Panelists on NewsTalk this week talked about President Bush’s State of the Union address, his support for the Iranian people and his distinguishing between the people and their government; reaction to President Bush’s State of the Union address in Italy, France and Turkey; Iranian authorities trying to create a repressive environment as March’s parliamentary elections get closer; how university campuses in Iran are quiet – for the time being – because of strong arm tactics; how international organizations constantly pressure the Iranian government to do something about human rights violations, but get no response; how worker rights are respected in the West; how US laws protect employees from discrimination; how people in the US have the right to protest without fearing detention; how the Iranian government is using force to manipulate voters; how the majlis is impotent since the Council of Guardians, or Velayat-e-Faqih, makes all the important decisions; how the Council of Guardians’ power is absolute; how western governments’ economic interests in Iran prevent them from raising the issue of human rights and elections with Iranian officials; how change can occur in Iran through revolution, foreign intervention or through incremental changes, step by step; how elections in Iran can best be described as a puppet show; how the IRI murdered student Ebrahim Lotfollahi, “buried him in the middle of the night and then cemented his grave”; how special forces broke up a peaceful demonstration of students, entered their dormitories and started beating the students; the government crisis in Italy; Egyptian President Hosni Mubarak’s interview with the Italian newspaper La Repubblica and his comments on Iran; the judiciary’s decision in Iran to ban most public executions; EU support of Turkey’s nuclear program; how Iran has to give up its obstinacy regarding its nuclear program ambitions for the sake of the safety and well-being of the people of Iran; and how President Ahmadinejad spouts anti-Israel diatribes in part because he thinks it will gain him popularity in the Arab world.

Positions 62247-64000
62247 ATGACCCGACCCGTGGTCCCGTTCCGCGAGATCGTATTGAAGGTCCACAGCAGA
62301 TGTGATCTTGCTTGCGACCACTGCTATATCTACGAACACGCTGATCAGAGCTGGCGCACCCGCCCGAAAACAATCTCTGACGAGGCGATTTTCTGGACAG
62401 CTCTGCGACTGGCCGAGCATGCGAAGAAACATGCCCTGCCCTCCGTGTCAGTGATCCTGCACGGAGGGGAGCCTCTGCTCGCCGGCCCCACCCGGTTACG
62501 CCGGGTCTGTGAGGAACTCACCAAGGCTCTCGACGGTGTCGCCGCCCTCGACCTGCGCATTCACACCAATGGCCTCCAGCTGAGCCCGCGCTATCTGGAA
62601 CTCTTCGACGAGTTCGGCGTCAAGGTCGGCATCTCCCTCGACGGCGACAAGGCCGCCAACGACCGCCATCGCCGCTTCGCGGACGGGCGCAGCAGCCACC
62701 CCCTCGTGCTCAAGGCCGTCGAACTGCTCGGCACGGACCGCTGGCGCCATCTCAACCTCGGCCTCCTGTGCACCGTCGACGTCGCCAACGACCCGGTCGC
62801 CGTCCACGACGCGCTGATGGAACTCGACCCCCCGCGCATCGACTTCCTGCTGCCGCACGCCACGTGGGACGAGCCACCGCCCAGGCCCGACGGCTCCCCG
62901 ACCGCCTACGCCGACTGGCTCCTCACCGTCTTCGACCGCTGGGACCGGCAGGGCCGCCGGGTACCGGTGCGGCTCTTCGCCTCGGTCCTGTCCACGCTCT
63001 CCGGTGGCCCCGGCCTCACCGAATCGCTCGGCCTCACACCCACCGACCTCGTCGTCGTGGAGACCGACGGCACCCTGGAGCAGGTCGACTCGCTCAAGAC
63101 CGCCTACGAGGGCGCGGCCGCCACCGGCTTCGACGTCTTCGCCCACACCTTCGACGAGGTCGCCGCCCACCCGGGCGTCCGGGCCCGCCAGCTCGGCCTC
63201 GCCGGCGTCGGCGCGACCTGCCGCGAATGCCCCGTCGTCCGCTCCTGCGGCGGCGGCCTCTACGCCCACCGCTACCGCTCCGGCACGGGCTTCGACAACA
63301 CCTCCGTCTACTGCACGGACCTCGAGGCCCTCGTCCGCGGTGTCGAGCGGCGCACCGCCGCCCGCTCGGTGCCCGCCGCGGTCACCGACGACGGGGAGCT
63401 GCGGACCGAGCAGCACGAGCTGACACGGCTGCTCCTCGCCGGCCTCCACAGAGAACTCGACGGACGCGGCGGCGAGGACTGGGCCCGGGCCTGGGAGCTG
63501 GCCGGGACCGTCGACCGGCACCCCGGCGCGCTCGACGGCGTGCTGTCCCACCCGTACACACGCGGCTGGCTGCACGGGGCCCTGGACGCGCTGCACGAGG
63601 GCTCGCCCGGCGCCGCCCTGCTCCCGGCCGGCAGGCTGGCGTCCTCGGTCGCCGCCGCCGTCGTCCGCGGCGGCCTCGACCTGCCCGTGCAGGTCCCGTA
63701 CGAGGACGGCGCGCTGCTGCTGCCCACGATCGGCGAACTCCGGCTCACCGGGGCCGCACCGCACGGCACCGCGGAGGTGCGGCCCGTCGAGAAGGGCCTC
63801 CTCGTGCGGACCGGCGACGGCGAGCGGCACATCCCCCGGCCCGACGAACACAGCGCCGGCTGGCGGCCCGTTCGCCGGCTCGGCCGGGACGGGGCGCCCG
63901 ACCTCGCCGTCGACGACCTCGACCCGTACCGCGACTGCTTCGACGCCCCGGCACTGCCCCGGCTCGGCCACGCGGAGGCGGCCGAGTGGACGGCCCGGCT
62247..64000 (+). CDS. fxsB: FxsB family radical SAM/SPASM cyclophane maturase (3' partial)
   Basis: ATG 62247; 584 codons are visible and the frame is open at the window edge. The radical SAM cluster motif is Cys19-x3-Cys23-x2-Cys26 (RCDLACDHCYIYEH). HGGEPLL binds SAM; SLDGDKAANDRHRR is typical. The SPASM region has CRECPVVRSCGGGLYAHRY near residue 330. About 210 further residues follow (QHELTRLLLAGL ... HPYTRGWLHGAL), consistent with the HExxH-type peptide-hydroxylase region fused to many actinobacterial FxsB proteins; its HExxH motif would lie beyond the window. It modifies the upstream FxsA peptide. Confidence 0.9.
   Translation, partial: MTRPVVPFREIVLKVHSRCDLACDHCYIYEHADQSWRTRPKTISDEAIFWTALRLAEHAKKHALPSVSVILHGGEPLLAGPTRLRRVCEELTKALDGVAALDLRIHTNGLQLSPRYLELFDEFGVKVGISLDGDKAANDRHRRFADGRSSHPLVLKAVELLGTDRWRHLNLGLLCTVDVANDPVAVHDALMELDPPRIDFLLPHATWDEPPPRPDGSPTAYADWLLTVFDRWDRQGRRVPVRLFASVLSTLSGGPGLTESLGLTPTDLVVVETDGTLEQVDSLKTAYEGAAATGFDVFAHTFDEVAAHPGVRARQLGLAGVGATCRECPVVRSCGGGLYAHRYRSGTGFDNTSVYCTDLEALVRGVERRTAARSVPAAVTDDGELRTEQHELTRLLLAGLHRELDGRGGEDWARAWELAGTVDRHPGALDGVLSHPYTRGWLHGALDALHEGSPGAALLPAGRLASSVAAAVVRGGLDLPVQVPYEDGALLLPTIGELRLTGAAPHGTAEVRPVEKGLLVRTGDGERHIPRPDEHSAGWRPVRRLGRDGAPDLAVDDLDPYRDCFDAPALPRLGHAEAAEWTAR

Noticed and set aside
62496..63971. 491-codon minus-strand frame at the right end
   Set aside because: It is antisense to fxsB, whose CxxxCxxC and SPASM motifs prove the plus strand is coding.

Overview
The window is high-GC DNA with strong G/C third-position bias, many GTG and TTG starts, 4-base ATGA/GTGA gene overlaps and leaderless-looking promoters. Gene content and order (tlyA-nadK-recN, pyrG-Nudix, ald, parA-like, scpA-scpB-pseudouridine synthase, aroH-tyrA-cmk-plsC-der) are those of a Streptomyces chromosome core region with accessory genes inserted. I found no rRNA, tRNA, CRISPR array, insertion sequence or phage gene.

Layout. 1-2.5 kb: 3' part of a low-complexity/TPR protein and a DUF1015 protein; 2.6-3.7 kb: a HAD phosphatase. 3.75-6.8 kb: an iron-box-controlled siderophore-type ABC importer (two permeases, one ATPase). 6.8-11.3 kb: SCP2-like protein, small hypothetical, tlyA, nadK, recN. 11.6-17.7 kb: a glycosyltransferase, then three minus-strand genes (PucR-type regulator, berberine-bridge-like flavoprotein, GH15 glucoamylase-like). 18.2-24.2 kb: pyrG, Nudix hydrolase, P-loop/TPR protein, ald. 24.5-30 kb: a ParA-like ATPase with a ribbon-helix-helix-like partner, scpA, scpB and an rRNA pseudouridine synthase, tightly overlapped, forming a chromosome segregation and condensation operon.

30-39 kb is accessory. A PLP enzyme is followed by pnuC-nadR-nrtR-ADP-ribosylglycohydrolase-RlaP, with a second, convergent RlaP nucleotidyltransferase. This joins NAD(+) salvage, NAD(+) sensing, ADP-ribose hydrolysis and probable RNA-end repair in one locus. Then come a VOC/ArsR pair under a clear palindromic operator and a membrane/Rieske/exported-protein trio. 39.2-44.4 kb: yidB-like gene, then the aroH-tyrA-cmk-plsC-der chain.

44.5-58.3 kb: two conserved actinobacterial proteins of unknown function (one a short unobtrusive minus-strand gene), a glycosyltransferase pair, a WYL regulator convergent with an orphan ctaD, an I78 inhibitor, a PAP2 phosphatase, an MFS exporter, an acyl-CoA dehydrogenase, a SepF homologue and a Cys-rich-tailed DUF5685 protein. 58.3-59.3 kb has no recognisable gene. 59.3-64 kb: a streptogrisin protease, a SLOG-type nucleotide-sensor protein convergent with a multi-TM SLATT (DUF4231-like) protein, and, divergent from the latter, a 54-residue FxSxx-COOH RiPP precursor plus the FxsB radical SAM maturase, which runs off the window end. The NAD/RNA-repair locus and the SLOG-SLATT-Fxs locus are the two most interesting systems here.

VOA/PNN covered the news conference that actor George Clooney held at the United Nations January 31 after being named a UN messenger of peace. The actor was appointed by Secretary-General Ban Ki-moon for his ability to focus public attention on international issues. Mr. Clooney has been waging a campaign to end the war in Darfur for several years, and said he plans to focus his attention on Darfur, although he wants to travel broadly in his new UN role. After the news conference, VOA/PNN’s New York correspondent Nazzy Beglari talked with the actor and asked him if he had any plans to travel to Iran or Iraq. He said that yes, he did plan to travel there, adding, “As a matter of fact, I have a friend from Shiraz.”
Today’s Woman February 2 examined breast cancer with Dr. Mahsa Mohebtash, an oncologist at the National Cancer Institute and Bethesda Naval Hospital. Dr. Mohebtash talked about the importance of awareness and early detection, as well as the advantages of seeking a second opinion once diagnosed with cancer. She said a woman diagnosed with breast cancer today has a number of options at her disposal, including a multidisciplinary approach, involving new surgical and reconstructive surgeries for women who undergo mastectomies. Dr. Mohebtash said there are new targeted therapies which kill cancer cells with less toxicity. She emphasized that support groups are a positive influence for dealing with patients’ sense of loss, saying Iran offers such support as well, referring viewers to the web site, www.sepas.org. Dr. Mohebtash said, “In Western countries, patients are willing to fully participate in their care, diagnosis and prognosis. In contrast, in many European countries, as well as Iran, family members prefer to keep a cancer diagnosis a secret from the patient in the hope to decrease his or her anxiety.” She suggested patients should be fully informed of every aspect of their care.